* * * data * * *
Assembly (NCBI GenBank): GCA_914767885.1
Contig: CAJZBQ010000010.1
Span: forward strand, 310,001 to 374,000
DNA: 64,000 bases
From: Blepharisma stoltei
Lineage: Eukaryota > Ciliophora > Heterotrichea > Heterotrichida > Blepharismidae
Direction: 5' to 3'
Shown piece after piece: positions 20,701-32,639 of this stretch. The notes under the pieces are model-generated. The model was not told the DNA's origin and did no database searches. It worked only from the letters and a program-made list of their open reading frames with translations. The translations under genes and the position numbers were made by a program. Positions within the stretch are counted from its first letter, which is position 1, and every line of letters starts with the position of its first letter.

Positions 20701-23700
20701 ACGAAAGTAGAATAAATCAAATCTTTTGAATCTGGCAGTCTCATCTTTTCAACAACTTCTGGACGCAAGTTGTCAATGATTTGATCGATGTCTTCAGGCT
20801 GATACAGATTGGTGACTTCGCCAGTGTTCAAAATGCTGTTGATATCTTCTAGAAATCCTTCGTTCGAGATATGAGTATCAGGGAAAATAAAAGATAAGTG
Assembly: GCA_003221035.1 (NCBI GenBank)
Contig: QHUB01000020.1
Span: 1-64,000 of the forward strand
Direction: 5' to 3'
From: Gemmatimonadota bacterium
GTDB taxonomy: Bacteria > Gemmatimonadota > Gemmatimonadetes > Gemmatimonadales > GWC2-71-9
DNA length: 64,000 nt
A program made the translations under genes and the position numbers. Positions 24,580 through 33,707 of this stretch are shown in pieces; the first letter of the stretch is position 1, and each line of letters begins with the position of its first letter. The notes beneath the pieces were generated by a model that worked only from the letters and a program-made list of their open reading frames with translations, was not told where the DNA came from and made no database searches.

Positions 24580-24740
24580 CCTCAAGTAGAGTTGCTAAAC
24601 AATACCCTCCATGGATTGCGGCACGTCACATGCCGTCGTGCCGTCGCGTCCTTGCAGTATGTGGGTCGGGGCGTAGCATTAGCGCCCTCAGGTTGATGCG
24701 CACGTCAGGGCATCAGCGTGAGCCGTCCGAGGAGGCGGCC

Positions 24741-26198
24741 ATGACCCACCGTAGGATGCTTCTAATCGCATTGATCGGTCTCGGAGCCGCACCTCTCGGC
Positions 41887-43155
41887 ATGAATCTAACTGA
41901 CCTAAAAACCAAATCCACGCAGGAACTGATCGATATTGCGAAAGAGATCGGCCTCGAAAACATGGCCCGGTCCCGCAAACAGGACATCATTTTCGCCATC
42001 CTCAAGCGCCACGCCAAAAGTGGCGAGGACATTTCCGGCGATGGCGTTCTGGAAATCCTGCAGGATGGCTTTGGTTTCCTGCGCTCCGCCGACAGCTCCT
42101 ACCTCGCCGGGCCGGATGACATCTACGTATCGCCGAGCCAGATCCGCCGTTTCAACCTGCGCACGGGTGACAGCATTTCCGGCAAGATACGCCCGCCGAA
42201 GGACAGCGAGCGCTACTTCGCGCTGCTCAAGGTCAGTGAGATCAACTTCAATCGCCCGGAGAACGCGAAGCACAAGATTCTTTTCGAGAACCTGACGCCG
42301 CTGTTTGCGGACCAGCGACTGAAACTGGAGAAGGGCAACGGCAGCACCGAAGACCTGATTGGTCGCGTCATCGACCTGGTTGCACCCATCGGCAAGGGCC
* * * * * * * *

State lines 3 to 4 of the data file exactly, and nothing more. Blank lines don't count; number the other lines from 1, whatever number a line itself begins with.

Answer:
Span: forward strand, 310,001 to 374,000
DNA: 64,000 bases